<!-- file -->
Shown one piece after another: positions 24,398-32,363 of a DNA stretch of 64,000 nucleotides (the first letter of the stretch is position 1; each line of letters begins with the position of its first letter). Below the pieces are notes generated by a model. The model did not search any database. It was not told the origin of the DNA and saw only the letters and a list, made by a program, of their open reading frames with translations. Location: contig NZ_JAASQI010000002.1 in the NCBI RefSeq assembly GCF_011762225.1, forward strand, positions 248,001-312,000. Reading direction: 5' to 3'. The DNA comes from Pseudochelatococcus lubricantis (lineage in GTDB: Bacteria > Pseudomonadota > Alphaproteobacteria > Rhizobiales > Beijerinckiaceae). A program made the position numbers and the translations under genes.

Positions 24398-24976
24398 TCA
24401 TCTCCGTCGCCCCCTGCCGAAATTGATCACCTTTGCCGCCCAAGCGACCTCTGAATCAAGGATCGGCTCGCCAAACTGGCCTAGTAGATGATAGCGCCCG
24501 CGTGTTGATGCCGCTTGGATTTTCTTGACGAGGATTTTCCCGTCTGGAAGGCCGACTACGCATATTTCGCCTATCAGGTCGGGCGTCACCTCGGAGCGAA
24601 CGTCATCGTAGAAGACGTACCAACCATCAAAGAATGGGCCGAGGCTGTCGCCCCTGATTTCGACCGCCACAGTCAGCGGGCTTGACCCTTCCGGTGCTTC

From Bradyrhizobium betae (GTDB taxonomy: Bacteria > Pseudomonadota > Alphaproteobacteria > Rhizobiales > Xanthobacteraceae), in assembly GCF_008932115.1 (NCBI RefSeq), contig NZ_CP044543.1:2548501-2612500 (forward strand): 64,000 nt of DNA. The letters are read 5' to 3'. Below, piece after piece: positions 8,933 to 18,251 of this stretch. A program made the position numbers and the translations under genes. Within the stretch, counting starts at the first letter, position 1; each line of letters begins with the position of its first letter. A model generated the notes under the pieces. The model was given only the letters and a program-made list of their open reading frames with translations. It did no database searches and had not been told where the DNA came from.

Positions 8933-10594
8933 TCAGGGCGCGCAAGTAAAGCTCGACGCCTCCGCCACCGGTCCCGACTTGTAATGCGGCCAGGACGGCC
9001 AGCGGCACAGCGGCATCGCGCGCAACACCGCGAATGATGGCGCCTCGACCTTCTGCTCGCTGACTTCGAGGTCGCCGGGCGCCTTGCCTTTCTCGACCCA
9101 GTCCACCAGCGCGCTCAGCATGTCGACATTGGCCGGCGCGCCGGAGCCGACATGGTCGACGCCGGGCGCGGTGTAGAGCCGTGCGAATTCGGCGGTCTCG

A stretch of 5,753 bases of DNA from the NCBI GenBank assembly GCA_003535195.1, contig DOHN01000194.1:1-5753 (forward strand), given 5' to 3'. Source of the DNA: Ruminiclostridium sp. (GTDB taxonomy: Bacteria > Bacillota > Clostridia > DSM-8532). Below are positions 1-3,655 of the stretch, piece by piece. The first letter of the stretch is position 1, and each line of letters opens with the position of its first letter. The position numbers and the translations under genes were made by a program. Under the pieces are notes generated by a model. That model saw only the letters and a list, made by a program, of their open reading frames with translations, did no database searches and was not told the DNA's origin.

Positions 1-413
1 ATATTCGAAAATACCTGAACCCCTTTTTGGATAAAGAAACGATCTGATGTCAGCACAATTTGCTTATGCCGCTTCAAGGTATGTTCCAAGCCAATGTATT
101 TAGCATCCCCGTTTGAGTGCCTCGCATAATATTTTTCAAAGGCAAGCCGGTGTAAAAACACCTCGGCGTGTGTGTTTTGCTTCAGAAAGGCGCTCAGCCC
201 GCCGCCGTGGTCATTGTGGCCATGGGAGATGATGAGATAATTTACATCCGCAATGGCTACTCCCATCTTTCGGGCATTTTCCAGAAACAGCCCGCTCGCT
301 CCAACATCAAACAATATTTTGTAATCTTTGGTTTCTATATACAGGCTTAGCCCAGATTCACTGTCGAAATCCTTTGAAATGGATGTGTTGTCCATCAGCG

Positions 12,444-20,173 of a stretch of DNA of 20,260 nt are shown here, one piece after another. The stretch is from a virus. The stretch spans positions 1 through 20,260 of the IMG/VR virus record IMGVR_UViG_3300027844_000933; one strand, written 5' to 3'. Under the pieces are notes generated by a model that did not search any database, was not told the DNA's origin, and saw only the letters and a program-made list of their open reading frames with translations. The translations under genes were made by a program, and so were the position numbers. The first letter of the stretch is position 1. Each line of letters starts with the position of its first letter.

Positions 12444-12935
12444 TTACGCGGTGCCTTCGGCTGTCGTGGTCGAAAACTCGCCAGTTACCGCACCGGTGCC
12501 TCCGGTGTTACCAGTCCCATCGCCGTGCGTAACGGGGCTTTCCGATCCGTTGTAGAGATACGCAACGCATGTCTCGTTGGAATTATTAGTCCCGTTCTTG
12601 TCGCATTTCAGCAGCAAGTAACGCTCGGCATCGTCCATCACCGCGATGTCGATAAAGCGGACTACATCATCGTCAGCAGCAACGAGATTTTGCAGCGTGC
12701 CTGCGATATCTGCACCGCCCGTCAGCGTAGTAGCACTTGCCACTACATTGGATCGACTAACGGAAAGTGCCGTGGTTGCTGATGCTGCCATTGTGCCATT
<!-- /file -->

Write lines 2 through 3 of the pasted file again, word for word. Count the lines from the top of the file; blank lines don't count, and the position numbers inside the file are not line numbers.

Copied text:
Positions 24398-24976
24398 TCA